Scars also speak of me

We chat to Ritchelly Olivera, a portrait and visual artist from Brazil, about the unspoken words hidden in his illustrations.

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I began my work in a phase where everything seemed to slip through my fingers, as well as the words at that time. The drawing that accompanied me from an early age gained strength when I realized that is for him I now speak. I remember as a child learning to ride a bicycle; a dizzy relationship with the unknown always inseparable from a path, which relates to my current design process.

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The bumps and anxieties are present there. But by drawing, experiments take flight. Several times what I feel is the ephemeral, both in touch and by looking in their lives in the naive smile, speech, or a specific time marked in memory that we unfortunately cannot revive. Maybe it’s all poetic, sentimental, too emotional. However, that cliche is of love, which forms the basis of my speech. The bumps leave marks, some wounds leave scars and these are also witnesses of my route.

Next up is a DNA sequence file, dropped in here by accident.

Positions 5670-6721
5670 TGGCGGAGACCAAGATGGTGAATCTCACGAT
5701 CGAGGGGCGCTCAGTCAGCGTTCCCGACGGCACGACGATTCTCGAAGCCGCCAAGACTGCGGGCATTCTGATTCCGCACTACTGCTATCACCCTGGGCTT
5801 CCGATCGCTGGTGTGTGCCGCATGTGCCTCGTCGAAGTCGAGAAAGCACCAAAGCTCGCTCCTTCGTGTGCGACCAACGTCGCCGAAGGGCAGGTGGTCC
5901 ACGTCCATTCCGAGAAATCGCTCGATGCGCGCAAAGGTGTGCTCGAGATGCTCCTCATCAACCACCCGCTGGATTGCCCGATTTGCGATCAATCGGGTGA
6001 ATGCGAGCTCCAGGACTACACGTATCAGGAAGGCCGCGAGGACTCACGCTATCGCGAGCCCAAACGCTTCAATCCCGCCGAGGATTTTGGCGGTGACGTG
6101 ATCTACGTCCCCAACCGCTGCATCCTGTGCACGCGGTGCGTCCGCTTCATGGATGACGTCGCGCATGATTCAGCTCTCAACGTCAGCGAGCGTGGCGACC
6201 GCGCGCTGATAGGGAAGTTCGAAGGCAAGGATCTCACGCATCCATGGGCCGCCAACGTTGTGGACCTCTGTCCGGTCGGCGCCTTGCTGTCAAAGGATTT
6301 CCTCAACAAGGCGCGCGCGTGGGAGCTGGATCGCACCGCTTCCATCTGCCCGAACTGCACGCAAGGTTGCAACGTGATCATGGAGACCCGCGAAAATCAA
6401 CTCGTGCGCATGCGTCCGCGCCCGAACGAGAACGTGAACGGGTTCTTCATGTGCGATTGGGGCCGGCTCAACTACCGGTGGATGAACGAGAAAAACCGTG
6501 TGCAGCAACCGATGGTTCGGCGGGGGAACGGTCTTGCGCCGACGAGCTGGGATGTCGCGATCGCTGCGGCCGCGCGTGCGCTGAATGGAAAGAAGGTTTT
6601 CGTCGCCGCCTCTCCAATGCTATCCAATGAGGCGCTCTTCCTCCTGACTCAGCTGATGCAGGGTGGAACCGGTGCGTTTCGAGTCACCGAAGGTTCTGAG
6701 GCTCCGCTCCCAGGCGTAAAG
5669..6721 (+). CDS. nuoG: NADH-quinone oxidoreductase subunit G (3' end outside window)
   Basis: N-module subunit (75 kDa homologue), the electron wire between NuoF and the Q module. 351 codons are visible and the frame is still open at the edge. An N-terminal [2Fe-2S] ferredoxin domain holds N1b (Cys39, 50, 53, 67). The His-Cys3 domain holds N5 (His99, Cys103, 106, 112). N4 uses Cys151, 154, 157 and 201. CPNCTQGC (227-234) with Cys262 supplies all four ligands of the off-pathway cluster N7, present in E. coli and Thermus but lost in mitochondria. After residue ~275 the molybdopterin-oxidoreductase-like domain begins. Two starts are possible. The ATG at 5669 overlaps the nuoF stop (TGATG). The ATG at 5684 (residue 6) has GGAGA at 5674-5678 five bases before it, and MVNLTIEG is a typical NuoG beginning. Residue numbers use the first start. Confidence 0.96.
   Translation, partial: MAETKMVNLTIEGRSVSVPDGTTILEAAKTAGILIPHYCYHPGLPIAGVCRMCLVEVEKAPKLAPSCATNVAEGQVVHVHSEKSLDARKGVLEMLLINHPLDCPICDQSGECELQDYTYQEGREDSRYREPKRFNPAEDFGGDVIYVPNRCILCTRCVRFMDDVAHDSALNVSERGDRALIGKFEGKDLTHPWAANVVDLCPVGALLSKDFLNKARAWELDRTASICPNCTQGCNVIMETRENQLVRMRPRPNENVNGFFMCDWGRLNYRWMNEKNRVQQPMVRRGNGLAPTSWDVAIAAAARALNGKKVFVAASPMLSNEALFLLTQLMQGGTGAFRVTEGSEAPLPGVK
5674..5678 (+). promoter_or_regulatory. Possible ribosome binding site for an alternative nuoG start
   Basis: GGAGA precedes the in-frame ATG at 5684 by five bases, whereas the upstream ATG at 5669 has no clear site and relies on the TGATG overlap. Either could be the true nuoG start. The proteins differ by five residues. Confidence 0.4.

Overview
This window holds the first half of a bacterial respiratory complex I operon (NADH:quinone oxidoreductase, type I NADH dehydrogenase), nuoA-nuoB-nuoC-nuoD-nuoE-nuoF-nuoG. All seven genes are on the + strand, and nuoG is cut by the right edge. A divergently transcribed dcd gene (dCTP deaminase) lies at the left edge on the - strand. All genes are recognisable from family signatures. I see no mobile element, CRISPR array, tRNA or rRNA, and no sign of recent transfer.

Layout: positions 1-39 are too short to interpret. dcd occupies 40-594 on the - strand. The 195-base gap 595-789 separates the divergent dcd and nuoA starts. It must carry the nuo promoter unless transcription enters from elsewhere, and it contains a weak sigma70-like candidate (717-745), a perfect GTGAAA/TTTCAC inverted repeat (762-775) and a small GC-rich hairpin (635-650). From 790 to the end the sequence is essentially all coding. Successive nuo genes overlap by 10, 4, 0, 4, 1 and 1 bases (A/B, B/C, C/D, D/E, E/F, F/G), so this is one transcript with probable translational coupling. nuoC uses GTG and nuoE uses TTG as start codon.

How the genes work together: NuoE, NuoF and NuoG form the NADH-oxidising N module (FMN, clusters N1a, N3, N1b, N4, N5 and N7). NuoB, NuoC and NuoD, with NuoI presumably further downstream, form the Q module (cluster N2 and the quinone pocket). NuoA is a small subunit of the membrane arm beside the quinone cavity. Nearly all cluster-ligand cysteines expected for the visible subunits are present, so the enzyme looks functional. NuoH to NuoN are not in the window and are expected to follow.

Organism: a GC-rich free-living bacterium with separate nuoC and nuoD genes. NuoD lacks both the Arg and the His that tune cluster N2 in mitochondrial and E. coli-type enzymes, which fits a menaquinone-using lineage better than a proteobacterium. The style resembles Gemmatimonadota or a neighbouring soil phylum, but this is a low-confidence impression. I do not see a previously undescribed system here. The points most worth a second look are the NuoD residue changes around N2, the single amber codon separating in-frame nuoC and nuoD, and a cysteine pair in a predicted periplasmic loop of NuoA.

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I once loved someone very strongly, and at first it was pure excitement, the passion of blindness gave way later to build an affection … I do not speak here as an artist, but as someone who is sentimental. Does art, many times, not just consist in expressing something that does not fit the words? A look, a tear, a smile, a beiijo, the twinkle in his eye … my illustrations are also witnesses, open wounds, and scars also speak of me.

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Does art, many times, not just consist in expressing something that does not fit the words?

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I speak of what I suspect to be love, and believe it to be a universal feeling. I propose to say what is common to men, knowing that this love brings something that is personal and private. What I know is my lived loves, I tell myself, and what affects me. I do not have direct access to what others think or feel in their hearts.

All I have are looks, gestures.

Sometimes words alone.

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Feel the love at his tumblr.

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